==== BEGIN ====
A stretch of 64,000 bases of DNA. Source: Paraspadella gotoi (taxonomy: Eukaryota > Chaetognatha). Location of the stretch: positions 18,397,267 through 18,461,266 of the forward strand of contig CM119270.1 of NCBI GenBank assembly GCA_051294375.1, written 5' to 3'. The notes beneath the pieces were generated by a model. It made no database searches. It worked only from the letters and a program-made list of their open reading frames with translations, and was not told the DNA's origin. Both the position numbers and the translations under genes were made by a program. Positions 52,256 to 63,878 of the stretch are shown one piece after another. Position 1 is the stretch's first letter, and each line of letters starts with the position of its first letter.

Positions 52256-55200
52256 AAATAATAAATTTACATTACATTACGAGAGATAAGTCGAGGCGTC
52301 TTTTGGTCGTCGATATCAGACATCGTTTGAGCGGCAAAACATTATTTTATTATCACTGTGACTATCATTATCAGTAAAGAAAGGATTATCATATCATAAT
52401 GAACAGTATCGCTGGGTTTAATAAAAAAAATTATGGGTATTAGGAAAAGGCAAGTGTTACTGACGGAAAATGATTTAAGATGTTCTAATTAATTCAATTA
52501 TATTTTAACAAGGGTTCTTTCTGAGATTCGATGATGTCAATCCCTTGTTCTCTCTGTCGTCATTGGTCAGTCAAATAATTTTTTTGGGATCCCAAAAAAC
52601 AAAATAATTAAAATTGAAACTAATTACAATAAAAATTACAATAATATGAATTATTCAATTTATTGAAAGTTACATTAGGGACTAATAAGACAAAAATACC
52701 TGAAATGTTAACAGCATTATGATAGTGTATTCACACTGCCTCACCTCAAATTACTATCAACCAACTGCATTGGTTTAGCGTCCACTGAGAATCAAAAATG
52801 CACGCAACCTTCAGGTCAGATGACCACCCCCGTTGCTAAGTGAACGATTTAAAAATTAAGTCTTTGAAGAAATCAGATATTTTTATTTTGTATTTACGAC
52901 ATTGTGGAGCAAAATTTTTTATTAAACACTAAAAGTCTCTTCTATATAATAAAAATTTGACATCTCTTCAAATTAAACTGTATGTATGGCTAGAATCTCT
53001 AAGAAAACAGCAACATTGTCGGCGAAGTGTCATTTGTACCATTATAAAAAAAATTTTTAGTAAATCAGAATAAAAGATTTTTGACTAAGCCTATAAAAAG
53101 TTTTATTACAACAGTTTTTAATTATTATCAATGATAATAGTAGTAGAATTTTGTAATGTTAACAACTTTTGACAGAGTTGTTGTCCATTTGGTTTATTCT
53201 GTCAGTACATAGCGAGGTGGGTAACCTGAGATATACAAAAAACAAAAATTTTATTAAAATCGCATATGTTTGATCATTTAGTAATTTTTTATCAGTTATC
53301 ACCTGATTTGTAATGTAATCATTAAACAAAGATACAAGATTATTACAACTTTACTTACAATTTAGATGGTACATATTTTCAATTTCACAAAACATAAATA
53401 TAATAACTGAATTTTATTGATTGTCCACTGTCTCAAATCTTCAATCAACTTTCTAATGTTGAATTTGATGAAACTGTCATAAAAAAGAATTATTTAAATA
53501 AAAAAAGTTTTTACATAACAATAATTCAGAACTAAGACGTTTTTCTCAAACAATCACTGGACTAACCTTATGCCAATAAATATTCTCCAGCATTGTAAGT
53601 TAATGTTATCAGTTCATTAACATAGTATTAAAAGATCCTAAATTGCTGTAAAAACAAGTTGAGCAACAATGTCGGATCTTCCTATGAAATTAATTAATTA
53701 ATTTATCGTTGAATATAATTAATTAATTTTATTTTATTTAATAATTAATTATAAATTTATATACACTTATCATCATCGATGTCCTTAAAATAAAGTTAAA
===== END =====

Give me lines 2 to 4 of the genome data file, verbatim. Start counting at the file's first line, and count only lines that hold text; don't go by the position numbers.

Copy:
Positions 52256-55200
52256 AAATAATAAATTTACATTACATTACGAGAGATAAGTCGAGGCGTC
52301 TTTTGGTCGTCGATATCAGACATCGTTTGAGCGGCAAAACATTATTTTATTATCACTGTGACTATCATTATCAGTAAAGAAAGGATTATCATATCATAAT